Two-photon compression reveals quantum effects

Aug. 2, 2023
University of Konstanz physicists in Germany achieve electron signals of attosecond duration—blazingly fast at five billionths of a nanosecond—and redefine what’s possible for exploring ultrafast phenomena with electron microscopy.

Femtosecond and attosecond laser light is a common feature of modern physics labs, but it turns out electrons can match or maybe even surpass these sources when it comes to exploring ultrafast dynamics—by not only offering similarly short pulse durations but also providing a way to see the atoms in real space, akin to an electron microscope.

Maxim Tsarev, Johannes Thurner, and Peter Baum, physicists at the University of Konstanz, built an experimental setup to convert an electron beam into pulses of merely attosecond duration (see figure). By using paired femtosecond laser pulses, they compressed a series of electron pulses within a free-space beam to a numerically analyzed duration of five billionths of a nanosecond—achieving one of the shortest signals produced by scientists so far.

The team’s work is inspired by time. “Time is one of the most fascinating dimensions of nature: Everything takes time, and time is irreversible,” says Baum, a professor of physics and head of the Light and Matter Group at the University of Konstanz. “One of the most immediate questions is: How fast is fast? And is there eventually a limit at which objects don’t move from here to there as we intuitively think of them?”

Controlling electrons in time

To capture extremely fast processes in space and time, the team needed to build their camera beyond the limits of a material. While many scientists use short laser pulses, they opted for electrons instead because electrons have a rest mass and a much shorter matter wavelength than optical or x-ray light.

To create their camera, they spent months repairing a 20-year-old electron energy spectrometer in the basement and then attached it to their electron diffraction beamline.

Once they got it hooked up, they aligned all three pulsed beams in space and time—at two angles. “Eight parameters must match quite precisely before any signals can be observed,” says Baum. “I was happy when it finally happened and the interference fringes showed up almost exactly as we predicted.”

Which physics concepts underpin this work? Multiple light waves can superimpose to create almost any type of wave crests and troughs. So the team searched for combinations of incidence angles and frequencies so that the co-propagating electrons, which fly through vacuum at half the speed of light, overlap with the optical wave crests and troughs at the exact same speed.

A nonlinear force that drives positive and negative particles in the same direction then pushes the electrons in the direction of the next wave trough. After this short interaction, a series of electron pulses are generated that are extremely short in time, particularly within the middle of the pulse train where the accumulated electric fields are close to zero.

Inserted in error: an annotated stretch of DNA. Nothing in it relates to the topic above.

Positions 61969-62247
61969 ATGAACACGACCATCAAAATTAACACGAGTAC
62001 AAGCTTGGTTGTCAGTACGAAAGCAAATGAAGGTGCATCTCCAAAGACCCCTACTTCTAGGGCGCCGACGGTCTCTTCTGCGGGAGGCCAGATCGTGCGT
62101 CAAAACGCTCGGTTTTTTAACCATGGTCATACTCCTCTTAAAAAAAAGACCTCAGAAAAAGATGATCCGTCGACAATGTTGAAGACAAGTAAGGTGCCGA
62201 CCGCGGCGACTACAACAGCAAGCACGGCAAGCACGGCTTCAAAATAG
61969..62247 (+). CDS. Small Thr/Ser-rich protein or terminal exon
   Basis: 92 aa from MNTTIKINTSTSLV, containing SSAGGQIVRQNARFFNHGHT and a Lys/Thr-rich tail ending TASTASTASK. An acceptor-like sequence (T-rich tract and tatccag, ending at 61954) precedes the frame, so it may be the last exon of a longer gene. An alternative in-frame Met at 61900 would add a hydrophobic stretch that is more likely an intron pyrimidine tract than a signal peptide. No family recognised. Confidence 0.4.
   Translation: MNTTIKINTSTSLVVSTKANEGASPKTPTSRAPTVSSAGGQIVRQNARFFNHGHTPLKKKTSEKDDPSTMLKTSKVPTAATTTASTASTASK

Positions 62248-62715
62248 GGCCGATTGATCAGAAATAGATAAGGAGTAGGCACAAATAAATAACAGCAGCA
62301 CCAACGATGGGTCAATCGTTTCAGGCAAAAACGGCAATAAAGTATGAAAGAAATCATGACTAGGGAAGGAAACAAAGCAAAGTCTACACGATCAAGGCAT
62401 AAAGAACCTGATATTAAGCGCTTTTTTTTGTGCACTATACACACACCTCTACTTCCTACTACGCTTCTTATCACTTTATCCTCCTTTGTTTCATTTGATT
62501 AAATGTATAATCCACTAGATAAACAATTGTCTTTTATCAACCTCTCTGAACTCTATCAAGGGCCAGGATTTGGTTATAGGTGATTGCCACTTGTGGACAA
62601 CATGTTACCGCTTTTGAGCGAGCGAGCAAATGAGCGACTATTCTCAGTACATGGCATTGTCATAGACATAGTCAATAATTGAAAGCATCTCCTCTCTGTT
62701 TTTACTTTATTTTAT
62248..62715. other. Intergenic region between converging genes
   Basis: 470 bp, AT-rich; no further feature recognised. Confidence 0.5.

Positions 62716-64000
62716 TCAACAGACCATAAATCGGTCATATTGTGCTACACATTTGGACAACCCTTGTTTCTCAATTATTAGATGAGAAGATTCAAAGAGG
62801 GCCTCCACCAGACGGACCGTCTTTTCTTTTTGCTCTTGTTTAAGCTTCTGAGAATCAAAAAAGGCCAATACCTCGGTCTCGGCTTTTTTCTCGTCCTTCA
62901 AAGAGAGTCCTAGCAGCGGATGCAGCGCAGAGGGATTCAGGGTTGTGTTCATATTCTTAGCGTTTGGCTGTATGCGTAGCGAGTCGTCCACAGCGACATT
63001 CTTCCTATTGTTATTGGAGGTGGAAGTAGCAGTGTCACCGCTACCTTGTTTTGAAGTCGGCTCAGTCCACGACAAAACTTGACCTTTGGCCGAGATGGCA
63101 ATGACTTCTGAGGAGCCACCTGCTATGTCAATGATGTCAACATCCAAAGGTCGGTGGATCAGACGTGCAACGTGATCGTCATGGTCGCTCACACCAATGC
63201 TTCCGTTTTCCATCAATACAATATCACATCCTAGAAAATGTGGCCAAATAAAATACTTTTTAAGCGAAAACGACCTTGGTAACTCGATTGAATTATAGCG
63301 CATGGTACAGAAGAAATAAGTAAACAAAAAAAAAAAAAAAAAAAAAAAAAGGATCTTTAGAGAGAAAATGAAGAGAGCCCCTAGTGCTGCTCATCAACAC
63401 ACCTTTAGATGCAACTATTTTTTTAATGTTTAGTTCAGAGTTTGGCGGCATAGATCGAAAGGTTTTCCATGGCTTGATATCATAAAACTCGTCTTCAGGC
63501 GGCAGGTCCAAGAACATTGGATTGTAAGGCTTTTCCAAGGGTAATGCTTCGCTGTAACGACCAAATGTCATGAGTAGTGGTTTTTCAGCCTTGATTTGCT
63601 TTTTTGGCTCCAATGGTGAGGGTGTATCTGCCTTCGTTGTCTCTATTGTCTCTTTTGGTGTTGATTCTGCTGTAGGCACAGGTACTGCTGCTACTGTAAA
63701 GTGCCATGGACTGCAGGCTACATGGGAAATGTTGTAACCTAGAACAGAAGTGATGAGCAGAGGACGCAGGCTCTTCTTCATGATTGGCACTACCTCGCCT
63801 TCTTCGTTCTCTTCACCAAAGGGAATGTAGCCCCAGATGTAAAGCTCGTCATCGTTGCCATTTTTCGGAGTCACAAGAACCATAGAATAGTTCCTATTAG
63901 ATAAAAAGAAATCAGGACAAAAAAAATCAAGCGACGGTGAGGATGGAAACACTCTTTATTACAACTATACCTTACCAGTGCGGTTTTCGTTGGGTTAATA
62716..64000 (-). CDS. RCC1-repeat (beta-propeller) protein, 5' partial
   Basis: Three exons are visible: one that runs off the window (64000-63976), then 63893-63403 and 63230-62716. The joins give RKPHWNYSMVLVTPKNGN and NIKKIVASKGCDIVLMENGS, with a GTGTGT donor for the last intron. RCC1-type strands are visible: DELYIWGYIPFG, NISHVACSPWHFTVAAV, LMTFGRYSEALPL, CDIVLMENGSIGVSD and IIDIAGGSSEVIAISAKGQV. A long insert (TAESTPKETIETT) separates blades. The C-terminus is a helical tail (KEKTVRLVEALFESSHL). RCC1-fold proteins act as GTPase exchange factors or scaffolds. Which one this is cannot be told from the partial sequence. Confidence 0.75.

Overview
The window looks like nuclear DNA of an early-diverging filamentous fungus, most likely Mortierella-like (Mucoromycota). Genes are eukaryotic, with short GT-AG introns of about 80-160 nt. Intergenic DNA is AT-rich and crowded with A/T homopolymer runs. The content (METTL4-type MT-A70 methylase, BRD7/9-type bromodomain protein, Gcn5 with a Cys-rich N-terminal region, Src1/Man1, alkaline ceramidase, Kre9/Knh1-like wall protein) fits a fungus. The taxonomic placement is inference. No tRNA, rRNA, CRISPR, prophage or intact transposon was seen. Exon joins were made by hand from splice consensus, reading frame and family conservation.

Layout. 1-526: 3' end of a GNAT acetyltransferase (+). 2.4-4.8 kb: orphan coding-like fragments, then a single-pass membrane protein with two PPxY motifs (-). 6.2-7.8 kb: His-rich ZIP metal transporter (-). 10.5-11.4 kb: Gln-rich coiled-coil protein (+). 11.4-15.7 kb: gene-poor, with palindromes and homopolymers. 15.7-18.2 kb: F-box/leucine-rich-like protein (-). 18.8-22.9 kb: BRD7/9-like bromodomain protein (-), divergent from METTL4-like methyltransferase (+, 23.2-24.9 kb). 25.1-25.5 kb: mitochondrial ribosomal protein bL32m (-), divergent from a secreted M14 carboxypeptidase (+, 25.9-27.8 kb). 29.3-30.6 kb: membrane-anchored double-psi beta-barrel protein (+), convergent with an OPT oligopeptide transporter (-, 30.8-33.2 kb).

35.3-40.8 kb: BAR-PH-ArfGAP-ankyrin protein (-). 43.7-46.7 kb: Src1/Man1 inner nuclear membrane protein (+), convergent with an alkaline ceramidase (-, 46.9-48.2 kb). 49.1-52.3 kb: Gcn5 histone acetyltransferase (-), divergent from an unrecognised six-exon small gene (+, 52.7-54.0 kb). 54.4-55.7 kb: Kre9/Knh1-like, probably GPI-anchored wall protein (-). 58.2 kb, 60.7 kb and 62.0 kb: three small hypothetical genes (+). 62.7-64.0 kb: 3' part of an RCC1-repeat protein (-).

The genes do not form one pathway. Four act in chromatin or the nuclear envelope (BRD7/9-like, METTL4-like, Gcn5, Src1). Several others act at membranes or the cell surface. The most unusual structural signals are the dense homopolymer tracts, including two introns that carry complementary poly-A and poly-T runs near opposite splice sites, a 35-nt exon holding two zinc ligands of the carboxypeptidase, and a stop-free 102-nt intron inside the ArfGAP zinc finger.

For a brief time, the temporal duration of the compressed electron pulses is a mere five attoseconds. To understand this, the team measures the electrons remaining velocity distribution after compression.

Quantum effects

For Baum, even more important than making the shortest pulses are the quantum effects it enabled them to discover: Electrons, which are matter waves, can be coherently controlled by two photons of laser light—and one photon isn’t enough.

Quantum mechanically, what’s going on is a temporal superposition (interference) of electrons with themselves after they experience the same acceleration at different times. This effect is important for quantum mechanical experiments, such as the interactions of electrons and light.

While plane electromagnetic waves like a light beam normally can’t cause permanent velocity changes of electrons within a vacuum, two photons simultaneously traveling in a wave slower than the speed of light solve this problem (Kapitza-Dirac effect).

Seeing ultrafast dynamics in space and time

In principle, the scientists can turn electrons into even shorter pulses by using more intense laser light. “But we’ve already achieved pulses that are among the shortest events ever created, although our pulses still need to be synchronized to an excitation event to become fully applicable to pump-probe investigations,” says Baum.

When a material is hit by two short pulses at a variable time interval, the first pulse can trigger a change and the second pulse can be used for observation like the flash of a camera. In principle, lasers of any power can be used to enable stronger compression in the future.

“We’ll make ever-shorter electron pulses and also keep searching for their quantum effects,” says Baum. “Eventually, we’ll discover the motion of electrons within an atom or maybe even the space-time dynamics of inner-nuclear reactions. I’m looking forward to these discoveries.”

FURTHER READING

M. Tsarev, J. W. Thurner, and P. Baum, Nat. Phys. (2023); https://doi.org/10.1038/s41567-023-02092-6.       

About the Author

Sally Cole Johnson | Senior Technical Editor

Sally Cole Johnson has worked as a writer for over 20 years, covering physics, semiconductors, electronics, artificial intelligence, the Internet of Things (IoT), optics, photonics, high-performance computing, IT networking and security, neuroscience, and military embedded systems. She served as an associate editor for Laser Focus World in the early 2000s, and rejoined the editorial team as senior technical editor in January 2022.

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